Teaching-for-creativity is "rarely an explicit objective of the learning and assessment process" (Jackson, 2006, p.4). In Europe, collaborative research projects have been recently set up to address this lack of acknowledgment or explicitness. Australian universities lag behind in this respect. However, Australian HEIs are now showing increasing commitment to creative capacity building as an outcome of undergraduate teaching. Recent research shows that Australian award-winning academic teachers value creative learning outcomes for their undergraduate students but are often frustrated in their efforts to achieve them by a culture that narrowly prescribes what is to be taught and how it is to be assessed. They point to “the lack of challenging assessments”, “standardised” or “didactic, content driven and controlled processes” and the continuing predominance of the “transmission of information” model, as significant obstacles. These are issues of mis-alignment. Such findings point to the need for models of teaching and learning that demonstrate quite precisely how it is possible to align curriculum, pedagogy and assessment.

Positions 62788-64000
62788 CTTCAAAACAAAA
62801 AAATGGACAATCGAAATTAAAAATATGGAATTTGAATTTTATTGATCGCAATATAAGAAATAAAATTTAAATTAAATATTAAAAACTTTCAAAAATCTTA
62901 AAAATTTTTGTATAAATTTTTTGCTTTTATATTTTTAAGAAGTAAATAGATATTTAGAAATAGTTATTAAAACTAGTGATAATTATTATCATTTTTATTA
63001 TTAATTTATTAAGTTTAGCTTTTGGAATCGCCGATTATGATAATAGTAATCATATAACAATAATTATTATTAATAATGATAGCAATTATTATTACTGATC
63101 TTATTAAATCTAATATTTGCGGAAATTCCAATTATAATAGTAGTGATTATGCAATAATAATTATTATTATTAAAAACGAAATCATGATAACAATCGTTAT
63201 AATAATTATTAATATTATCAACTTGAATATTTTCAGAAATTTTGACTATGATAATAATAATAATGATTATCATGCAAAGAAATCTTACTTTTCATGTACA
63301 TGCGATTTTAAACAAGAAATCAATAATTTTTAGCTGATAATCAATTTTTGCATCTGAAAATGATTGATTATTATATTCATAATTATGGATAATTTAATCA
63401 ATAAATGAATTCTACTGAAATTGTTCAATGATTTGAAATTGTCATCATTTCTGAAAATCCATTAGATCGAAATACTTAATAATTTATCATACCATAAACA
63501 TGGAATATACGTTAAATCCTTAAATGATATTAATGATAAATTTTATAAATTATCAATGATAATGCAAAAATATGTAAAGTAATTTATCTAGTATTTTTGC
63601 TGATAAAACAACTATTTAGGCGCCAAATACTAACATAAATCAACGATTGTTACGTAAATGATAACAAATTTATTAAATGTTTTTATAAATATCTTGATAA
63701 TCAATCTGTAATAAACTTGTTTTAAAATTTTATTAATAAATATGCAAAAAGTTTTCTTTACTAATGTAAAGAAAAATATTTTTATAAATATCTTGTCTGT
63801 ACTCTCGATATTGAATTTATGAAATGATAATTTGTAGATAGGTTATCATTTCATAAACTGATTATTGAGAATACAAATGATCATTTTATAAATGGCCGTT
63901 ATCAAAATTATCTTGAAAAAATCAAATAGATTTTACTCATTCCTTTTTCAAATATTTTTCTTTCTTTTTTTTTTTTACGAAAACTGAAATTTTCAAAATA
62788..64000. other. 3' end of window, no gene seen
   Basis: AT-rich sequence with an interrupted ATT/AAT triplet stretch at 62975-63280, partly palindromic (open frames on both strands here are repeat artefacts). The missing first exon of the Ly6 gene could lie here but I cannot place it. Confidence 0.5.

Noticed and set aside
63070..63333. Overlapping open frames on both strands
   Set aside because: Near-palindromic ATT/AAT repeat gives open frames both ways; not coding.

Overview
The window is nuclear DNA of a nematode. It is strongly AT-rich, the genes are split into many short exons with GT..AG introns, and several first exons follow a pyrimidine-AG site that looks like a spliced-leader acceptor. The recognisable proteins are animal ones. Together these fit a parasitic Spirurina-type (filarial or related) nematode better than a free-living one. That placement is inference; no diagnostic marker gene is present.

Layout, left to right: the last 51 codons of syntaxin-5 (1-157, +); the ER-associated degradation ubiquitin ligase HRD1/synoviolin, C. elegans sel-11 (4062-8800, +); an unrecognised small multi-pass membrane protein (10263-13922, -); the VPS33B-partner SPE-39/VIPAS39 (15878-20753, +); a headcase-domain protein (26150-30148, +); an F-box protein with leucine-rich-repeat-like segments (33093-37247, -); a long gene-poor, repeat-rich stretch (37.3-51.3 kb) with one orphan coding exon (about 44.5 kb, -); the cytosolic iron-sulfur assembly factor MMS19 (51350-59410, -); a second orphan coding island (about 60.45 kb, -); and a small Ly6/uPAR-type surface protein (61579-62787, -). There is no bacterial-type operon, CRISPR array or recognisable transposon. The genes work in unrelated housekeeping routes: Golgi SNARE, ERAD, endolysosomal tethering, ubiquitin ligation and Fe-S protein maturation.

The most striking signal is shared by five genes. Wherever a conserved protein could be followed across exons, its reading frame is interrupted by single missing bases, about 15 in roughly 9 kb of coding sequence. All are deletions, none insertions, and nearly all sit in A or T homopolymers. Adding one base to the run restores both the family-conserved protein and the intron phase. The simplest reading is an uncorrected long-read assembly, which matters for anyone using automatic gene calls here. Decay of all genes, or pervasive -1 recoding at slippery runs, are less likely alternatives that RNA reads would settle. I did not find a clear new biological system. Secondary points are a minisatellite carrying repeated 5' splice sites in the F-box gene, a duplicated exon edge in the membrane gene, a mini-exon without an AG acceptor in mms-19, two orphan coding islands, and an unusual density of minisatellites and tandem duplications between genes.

The Bachelor of Popular Music Program at the Conservatorium of Music in Queensland is one example of an aligned program. Below is a synthesis of the principles and practices that unify the curriculum, pedagogy and assessment around student ownership of learning. Key issues include the development of a curriculum that addresses the range of activities that popular musicians generally engage with; employment of a pedagogy that acknowledges the learning-centred practices of popular musicians; and the provision an assessment regime that includes self- and peer assessment along with assessment by staff. These elements combine to enhance students’ abilities to be self-monitoring and self-directing in ‘creating value’.
Don Lebler, Griffith University
Erica McWilliam, Queensland University of Technology